Perching

Red Crossbill

Loxia curvirostra
Red Crossbill thumbnail
Length: 6 in. (16 cm )
Dependent on pine cones for food, the bizarre crossed bill of this species is used to deftly extract seeds from this otherwise difficult source of food. Because of their dependency on this single source of food, the populations of Red Crossbills are constantly wandering to find local eruptions of cones. Where they were common one year, they may be completely absent the next. They also nest opportunistically from late winter to early spring. The nest is made of twigs and placed on a high horizontal branch away from the trunk. The hatchlings are fed a regurgitated puree of pine cone seeds. This species is usually in small flocks year round.

The four-digit banding code is RECR.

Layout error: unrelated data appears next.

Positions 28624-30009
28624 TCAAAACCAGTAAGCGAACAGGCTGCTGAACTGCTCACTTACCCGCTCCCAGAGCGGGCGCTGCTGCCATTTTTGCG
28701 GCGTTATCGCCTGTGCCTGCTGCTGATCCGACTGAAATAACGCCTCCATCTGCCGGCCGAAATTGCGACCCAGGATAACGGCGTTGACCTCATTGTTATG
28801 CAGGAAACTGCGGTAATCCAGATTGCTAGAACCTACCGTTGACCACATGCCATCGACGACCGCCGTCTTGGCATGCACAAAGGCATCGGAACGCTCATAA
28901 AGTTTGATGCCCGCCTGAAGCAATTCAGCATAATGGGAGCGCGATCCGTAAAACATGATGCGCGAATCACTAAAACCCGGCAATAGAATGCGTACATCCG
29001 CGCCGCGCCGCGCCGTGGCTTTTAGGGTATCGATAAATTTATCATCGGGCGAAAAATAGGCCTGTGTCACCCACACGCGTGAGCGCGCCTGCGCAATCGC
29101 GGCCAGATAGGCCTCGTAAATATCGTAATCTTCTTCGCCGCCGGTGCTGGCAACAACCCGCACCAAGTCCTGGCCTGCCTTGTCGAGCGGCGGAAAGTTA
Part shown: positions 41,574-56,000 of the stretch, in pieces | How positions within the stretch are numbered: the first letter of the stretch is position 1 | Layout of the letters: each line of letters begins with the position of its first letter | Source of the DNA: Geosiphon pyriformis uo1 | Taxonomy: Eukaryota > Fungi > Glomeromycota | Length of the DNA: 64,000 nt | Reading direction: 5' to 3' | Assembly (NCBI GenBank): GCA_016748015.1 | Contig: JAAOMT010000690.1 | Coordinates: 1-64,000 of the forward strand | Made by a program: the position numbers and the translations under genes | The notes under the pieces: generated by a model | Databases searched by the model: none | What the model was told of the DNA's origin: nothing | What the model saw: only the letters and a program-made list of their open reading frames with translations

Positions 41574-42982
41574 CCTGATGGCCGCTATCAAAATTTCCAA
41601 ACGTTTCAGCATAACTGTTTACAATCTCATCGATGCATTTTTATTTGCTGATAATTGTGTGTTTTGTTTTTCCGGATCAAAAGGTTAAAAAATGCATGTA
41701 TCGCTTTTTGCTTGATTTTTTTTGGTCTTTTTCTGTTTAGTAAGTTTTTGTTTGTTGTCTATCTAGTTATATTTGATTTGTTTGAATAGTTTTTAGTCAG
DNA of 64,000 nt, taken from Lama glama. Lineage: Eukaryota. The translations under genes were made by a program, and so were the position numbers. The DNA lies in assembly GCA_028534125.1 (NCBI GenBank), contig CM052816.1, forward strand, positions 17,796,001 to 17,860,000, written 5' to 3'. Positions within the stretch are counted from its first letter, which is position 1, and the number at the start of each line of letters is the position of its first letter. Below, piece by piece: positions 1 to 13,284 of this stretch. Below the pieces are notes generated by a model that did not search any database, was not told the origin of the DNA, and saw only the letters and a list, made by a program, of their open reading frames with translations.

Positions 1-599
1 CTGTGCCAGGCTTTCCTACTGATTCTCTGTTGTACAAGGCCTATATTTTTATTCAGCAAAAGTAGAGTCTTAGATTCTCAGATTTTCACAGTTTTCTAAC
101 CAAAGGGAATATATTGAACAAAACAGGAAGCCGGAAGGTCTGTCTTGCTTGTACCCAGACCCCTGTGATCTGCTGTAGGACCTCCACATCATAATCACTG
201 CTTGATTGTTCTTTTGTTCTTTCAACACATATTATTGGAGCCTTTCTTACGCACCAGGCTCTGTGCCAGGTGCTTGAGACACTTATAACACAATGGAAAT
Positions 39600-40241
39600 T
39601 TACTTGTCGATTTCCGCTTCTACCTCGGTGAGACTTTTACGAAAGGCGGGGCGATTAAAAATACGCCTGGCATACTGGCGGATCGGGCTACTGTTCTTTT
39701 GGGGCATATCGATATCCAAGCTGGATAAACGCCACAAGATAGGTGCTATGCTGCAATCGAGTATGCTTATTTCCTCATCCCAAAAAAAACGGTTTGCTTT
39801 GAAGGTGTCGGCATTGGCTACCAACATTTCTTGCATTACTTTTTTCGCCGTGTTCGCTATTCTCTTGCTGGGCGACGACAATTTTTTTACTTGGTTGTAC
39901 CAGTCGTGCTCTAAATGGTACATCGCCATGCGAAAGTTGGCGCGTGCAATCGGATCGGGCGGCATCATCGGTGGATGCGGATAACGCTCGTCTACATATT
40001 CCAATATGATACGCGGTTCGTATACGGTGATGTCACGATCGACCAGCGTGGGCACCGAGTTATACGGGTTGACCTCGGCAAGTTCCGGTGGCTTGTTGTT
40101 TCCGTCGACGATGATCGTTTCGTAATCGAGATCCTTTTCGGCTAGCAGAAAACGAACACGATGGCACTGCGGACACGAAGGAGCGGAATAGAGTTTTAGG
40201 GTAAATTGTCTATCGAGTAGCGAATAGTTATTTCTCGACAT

Female | Robert Shantz


Fir forest

Oak-pine woodland
Bird Sound Type: Chirping
Sex of Bird: Male
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Bibliographic details:

  • Article: Red Crossbill
  • Author(s): Dr. Biology
  • Publisher: Arizona State University School of Life Sciences Ask A Biologist
  • Site name: ASU - Ask A Biologist
  • Date published: July 13, 2017
  • Date accessed: December 10, 2018
  • Link: https://askabiologist.asu.edu/activities/bird/red-crossbill

APA Style

Dr. Biology. (2017, July 13). Red Crossbill. ASU - Ask A Biologist. Retrieved December 10, 2018 from https://askabiologist.asu.edu/activities/bird/red-crossbill

American Psychological Association. For more info, see http://owl.english.purdue.edu/owl/resource/560/10/

Chicago Manual of Style

Dr. Biology. "Red Crossbill". ASU - Ask A Biologist. 13 July, 2017. https://askabiologist.asu.edu/activities/bird/red-crossbill

MLA 2017 Style

Dr. Biology. "Red Crossbill". ASU - Ask A Biologist. 13 Jul 2017. ASU - Ask A Biologist, Web. 10 Dec 2018. https://askabiologist.asu.edu/activities/bird/red-crossbill

Modern Language Association, 7th Ed. For more info, see http://owl.english.purdue.edu/owl/resource/747/08/
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